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U.S. Bank National Association v. 1727 N. Lamont Trust

United States District Court, D. Nevada

March 6, 2017

U.S. Bank National Association, Plaintiff
v.
1727 N. Lamont Trust, et al., Defendants AND RELATED CLAIMS

          ORDER DENYING U.S. BANK'S MOTION TO LIFT STAY [ECF NO. 44]

          Jennifer A. Dorsey United States District Judge

         A few months ago, I stayed this case pending the Ninth Circuit's consideration of a petition for en banc review of the panel decision in Bourne Valley Court Trust v. Wells Fargo Bank, which held that Chapter 116's nonjudicial foreclosure scheme “facially violated mortgage lenders' constitutional due process rights” before it was amended in 2015.[1] Although the Ninth Circuit denied en banc review, the Nevada Supreme Court held on January 26, 2017, in Saticoy Bay v. Wells Fargo that “the Due Process Clauses of the United States and Nevada Constitutions are not implicated in an HOA's nonjudicial foreclosure of a superpriority lien.”[2] The Nevada Supreme Court “acknowledge[d]” the Ninth Circuit's Bourne Valley holding but “decline[d] to follow its holding.”[3] The losing parties in both Bourne Valley and Saticoy Bay have indicated their intent to file petitions for certiorari in the United States Supreme Court.[4] Because Bourne Valley and Saticoy Bay offer starkly conflicting views on the central question in the instant case, that question may ultimately be decided by the United States Supreme Court.[5]

         Noting that the Ninth Circuit issued the mandate in Bourne Valley, U.S. Bank now moves to lift the stay in this case to allow it to file a motion to dismiss.[6] To save the parties from the need or inclination to invest resources briefing the effect of the Bourne Valley and Saticoy Bay opinions before the United States Supreme Court has ruled on those petitions, I deny the motion to lift the stay and extend the stay in this case until the Supreme Court's consideration of Bourne Valley and Saticoy Bay is completed.

         Discussion

         A district court has the inherent power to stay cases to control its docket and promote the efficient use of judicial resources.[7] When determining whether a stay is appropriate pending the resolution of another case-often called a “Landis stay”-the district court must weigh: (1) the possible damage that may result from a stay, (2) any “hardship or inequity” that a party may suffer if required to go forward, (3) “and the orderly course of justice measured in terms of the simplifying or complicating of issues, proof, and questions of law” that a stay will engender.[8]After weighing these considerations, I find that a Landis stay remains appropriate here. I address these considerations in reverse order.

         A. A stay will promote the orderly course of justice.

         At the center of this case is an HOA-foreclosure sale under NRS Chapter 116 and the competing arguments that the foreclosure sale either extinguished the bank's security interest or had no legal effect because the statutory scheme violates due process. The United States Supreme Court's consideration of petitions for certiorari in Bourne Valley and Saticoy Bay has the potential to be dispositive of this case or at least of discrete issues that it presents. As the jurisprudence in this area of unique Nevada law continues to evolve, the parties file new motions or move to supplement the ones that they already have pending, often resulting in docket-clogging entries and an impossible-to-follow chain of briefs in which arguments are abandoned and replaced. Continuing to stay this case pending the Supreme Court's disposition of the petitions for certiorari in Bourne Valley and Saticoy Bay will permit the parties to evaluate-and me to consider-the viability of the claims under the most complete precedent. This will simplify and streamline the proceedings and promote the efficient use of the parties' and the court's resources.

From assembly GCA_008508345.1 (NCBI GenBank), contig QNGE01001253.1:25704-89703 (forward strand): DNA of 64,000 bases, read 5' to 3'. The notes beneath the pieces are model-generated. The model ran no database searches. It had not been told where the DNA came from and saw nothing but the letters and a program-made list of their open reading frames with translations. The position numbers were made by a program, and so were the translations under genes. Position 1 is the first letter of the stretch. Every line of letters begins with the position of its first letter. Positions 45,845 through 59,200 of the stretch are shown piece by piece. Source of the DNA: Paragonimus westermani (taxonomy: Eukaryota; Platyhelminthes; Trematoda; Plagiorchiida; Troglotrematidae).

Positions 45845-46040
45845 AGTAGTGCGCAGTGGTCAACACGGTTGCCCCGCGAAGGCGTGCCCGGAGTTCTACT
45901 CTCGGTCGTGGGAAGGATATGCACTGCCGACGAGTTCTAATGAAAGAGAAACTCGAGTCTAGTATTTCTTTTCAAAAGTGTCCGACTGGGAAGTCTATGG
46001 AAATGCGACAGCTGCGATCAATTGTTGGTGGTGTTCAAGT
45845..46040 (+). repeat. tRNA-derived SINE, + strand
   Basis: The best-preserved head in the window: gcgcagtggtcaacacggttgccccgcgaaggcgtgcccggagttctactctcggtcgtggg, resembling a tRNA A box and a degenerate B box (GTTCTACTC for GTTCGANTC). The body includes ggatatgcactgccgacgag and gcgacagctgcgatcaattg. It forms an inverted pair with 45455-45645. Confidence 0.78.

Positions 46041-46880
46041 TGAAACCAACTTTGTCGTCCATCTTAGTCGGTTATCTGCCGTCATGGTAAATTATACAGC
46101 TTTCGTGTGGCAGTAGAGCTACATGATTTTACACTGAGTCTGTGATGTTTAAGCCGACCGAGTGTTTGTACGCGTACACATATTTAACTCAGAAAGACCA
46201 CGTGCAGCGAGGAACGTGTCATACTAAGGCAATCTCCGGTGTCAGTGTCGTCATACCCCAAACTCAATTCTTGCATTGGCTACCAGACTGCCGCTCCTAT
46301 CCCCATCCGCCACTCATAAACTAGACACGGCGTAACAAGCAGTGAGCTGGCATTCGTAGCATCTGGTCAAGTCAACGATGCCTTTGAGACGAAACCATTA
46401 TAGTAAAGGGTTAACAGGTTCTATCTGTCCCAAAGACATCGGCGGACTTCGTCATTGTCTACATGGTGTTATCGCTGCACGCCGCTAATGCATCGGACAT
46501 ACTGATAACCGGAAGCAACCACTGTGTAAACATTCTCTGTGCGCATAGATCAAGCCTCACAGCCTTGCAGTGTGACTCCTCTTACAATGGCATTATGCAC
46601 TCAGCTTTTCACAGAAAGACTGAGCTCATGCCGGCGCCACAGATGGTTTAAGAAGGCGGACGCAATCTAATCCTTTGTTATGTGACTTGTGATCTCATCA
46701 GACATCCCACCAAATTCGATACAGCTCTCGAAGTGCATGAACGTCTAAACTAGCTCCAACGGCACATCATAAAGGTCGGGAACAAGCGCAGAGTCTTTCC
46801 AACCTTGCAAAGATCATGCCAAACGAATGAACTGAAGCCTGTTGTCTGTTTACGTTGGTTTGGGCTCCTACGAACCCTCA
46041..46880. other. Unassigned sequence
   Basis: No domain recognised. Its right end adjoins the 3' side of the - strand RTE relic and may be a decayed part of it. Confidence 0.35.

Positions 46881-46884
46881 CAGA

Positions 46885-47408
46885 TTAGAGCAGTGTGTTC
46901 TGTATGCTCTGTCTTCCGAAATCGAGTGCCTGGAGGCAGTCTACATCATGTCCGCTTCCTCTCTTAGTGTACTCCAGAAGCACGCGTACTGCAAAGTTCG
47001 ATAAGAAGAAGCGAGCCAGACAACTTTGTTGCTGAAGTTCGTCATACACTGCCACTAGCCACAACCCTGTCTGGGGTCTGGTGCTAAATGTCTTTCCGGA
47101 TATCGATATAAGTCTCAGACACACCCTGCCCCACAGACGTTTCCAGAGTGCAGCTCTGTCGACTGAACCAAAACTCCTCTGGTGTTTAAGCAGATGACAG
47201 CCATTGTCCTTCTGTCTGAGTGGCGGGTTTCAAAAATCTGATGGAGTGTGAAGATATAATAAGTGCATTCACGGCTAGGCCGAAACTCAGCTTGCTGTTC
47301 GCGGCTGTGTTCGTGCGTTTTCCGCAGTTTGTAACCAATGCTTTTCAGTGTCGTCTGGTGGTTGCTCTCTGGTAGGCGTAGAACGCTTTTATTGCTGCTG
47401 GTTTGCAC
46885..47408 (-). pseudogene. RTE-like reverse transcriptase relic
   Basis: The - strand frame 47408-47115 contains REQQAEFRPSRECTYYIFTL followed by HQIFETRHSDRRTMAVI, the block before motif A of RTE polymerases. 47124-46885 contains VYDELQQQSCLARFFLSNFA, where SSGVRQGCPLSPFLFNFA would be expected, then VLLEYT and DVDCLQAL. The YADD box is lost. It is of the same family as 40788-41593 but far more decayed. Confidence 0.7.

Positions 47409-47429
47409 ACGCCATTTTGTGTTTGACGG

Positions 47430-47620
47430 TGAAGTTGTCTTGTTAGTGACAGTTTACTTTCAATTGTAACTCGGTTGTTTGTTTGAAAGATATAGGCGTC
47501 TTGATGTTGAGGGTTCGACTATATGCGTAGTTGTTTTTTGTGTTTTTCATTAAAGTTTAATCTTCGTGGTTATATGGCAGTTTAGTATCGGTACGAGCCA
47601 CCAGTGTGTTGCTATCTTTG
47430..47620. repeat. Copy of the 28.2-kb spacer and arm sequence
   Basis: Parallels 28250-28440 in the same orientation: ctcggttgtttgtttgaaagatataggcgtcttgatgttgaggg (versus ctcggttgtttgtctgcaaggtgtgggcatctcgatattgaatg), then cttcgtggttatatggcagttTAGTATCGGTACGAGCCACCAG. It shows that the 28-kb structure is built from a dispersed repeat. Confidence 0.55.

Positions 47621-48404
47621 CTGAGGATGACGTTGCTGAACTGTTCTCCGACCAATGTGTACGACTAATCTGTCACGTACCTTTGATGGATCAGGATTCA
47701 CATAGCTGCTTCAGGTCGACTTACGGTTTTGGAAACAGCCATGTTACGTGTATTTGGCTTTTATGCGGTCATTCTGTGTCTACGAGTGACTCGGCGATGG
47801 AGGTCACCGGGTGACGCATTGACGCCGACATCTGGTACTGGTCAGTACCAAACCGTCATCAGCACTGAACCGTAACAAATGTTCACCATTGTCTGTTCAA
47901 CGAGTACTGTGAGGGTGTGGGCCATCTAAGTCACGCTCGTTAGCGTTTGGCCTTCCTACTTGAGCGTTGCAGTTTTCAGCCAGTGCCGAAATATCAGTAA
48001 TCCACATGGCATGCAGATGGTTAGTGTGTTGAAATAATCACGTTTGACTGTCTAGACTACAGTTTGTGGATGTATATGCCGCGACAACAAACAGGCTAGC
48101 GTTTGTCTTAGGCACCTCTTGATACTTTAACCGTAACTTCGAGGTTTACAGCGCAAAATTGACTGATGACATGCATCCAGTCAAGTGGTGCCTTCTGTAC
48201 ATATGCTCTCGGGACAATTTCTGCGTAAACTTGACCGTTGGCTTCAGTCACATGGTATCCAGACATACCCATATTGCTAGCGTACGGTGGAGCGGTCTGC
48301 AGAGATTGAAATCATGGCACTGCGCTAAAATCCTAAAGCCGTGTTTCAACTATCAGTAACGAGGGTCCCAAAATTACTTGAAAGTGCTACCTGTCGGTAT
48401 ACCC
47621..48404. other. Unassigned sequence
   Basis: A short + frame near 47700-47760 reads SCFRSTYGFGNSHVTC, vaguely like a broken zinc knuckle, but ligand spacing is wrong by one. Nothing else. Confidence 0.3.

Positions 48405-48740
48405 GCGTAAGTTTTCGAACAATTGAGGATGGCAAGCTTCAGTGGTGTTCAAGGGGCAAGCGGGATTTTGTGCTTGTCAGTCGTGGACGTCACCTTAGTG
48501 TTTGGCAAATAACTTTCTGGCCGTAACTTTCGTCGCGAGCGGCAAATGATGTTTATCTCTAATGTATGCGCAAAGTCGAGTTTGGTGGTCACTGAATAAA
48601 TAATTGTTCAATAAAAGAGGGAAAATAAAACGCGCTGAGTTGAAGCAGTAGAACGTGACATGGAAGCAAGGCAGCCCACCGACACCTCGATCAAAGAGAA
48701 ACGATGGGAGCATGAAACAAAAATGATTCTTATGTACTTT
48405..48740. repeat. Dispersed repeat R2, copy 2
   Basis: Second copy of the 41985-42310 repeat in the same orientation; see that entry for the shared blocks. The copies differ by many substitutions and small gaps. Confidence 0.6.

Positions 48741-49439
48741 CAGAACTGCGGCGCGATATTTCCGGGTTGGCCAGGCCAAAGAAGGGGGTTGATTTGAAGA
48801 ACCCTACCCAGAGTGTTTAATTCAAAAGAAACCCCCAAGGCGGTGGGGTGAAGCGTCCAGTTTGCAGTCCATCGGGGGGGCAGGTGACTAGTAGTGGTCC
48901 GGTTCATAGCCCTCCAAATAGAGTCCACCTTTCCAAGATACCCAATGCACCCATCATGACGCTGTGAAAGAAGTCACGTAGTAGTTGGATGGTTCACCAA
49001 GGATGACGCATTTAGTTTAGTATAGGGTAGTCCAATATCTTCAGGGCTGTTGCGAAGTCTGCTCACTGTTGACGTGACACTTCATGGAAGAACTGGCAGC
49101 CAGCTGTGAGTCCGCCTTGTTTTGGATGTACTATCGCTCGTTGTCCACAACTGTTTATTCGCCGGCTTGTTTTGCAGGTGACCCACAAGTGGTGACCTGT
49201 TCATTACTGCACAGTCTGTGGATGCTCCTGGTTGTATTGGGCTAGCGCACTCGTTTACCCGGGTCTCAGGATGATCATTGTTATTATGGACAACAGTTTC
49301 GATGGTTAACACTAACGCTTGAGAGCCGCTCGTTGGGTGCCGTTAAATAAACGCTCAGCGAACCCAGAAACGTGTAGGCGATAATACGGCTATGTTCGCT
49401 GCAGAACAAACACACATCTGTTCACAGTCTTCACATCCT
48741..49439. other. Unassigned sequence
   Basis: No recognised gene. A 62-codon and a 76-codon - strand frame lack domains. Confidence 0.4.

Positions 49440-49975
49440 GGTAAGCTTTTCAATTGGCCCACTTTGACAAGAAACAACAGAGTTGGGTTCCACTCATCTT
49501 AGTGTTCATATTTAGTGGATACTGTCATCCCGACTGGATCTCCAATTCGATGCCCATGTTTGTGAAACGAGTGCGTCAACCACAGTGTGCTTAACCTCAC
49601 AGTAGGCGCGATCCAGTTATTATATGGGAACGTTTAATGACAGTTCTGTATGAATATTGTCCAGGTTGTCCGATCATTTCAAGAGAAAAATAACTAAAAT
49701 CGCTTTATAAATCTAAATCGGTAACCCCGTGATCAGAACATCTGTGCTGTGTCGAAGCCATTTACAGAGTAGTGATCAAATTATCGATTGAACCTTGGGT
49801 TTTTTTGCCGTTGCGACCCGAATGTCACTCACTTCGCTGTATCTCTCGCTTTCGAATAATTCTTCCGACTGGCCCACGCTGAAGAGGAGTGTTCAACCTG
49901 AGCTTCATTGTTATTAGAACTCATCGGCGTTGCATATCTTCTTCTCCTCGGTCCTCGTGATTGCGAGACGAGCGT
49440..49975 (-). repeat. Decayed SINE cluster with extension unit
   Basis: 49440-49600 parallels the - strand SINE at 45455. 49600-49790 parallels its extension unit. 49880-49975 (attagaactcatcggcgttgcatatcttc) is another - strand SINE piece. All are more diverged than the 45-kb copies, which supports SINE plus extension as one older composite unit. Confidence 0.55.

B. Hardship and inequity

         All parties face the prospect of hardship if I resolve the claims or issues in this case before the petitions for certiorari have been decided. Denying this motion to lift stay at this time and extending this stay will prevent unnecessary briefing and the expenditures of time, attorney's fees, and resources that could be wasted-or at least prematurely spent-should the Supreme Court take up these cases.

         C. Damage from a stay

         The only potential damage that may result from a stay is that the parties will have to wait longer for resolution of this case and any motions that they have filed or intend to file in the future. But a delay would also result from any rebriefing or supplemental briefing that may be necessitated if the Supreme Court grants certiorari and resolves this circuit-state split. So it is not clear to me that a stay pending the Supreme Court's disposition of the petitions for certiorari will ultimately lengthen the life of this case. I thus find that any possible damage that the extension of this stay may cause the parties is minimal.

         D. The length of the stay is reasonable.

         Finally, I note that the stay extension in this case pending the disposition of the petitions for certiorari in Bourne Valley and Saticoy Bay is expected to be reasonably short. The petition in Bourne Valley is due April 3, 2017, and the petition in Saticoy Bay is due April 25, 2017. Because the length of this stay extension is directly ...


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